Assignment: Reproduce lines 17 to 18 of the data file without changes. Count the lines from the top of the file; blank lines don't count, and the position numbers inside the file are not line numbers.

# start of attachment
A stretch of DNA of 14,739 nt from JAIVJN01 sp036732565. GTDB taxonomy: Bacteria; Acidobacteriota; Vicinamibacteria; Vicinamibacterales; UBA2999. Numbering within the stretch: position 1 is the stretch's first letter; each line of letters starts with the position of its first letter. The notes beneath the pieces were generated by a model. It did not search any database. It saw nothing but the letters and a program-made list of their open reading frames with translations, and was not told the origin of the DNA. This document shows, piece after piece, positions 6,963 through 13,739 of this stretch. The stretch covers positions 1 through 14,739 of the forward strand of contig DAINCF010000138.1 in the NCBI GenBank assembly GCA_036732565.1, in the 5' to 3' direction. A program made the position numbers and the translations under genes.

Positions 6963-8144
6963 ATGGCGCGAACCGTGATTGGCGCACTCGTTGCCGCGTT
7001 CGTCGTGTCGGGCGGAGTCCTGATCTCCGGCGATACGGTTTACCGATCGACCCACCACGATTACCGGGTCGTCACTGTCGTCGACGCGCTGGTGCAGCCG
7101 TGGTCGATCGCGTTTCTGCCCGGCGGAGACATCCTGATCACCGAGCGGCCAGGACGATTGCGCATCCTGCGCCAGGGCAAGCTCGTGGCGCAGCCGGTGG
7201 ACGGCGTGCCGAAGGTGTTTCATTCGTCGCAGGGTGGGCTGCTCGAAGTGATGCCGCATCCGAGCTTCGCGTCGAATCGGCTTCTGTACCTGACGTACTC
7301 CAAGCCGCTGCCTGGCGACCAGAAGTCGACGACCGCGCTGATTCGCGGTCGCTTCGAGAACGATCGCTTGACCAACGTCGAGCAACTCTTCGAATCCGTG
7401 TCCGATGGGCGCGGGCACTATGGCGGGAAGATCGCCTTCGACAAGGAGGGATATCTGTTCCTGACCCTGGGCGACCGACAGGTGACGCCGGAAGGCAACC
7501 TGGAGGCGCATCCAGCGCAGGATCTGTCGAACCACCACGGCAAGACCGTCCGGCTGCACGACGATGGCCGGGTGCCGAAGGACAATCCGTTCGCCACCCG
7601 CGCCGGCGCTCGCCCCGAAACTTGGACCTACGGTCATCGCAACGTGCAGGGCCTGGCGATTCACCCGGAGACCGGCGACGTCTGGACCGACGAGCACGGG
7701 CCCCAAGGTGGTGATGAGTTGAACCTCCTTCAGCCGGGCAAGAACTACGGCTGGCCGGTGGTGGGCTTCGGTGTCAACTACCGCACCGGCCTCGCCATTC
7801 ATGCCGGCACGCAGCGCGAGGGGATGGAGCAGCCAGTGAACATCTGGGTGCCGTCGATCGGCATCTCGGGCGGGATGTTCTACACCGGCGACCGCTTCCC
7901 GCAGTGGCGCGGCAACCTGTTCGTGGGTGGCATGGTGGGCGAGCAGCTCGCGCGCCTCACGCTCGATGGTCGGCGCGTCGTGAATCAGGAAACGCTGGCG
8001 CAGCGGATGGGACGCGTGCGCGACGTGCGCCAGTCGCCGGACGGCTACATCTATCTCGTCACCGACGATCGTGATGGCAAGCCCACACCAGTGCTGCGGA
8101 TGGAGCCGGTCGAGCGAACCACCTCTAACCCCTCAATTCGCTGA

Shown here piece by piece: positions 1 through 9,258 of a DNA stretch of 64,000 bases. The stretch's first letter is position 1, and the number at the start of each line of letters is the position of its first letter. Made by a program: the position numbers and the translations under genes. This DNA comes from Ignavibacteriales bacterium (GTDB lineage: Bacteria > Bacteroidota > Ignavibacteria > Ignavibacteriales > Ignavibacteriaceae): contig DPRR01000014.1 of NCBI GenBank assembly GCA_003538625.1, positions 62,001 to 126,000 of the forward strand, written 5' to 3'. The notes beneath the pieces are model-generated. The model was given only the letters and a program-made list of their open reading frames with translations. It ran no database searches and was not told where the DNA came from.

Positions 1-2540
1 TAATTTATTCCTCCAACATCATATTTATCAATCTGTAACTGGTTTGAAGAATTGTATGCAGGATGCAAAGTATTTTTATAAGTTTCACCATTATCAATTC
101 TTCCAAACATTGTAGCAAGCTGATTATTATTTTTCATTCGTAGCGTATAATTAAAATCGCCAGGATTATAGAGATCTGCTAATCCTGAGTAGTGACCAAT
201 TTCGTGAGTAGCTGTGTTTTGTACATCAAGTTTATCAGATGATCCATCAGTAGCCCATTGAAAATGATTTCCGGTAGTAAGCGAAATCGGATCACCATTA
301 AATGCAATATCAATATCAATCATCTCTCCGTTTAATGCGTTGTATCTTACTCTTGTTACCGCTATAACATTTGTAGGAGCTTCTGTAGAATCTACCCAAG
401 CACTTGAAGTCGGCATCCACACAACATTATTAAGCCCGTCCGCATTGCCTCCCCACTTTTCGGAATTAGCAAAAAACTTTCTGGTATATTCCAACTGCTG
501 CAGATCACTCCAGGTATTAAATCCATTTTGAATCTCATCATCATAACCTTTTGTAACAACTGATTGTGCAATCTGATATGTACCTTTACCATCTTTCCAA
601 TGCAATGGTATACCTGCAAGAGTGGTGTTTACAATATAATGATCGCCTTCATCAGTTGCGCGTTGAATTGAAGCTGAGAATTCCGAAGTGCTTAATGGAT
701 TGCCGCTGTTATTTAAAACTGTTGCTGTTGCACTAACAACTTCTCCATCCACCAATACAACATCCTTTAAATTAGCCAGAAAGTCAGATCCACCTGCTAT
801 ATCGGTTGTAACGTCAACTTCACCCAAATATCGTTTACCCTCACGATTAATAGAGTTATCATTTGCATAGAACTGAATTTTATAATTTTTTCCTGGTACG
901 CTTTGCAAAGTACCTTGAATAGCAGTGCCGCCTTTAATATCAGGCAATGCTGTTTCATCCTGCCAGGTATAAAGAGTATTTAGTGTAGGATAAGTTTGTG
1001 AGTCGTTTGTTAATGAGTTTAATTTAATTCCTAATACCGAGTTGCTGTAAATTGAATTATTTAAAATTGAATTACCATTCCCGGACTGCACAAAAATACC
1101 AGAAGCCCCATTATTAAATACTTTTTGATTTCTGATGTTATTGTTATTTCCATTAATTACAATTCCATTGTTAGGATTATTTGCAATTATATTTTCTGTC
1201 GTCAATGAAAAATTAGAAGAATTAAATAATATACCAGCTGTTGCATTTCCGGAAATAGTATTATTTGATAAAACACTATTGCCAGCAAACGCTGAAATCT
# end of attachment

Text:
Positions 1-2540
1 TAATTTATTCCTCCAACATCATATTTATCAATCTGTAACTGGTTTGAAGAATTGTATGCAGGATGCAAAGTATTTTTATAAGTTTCACCATTATCAATTC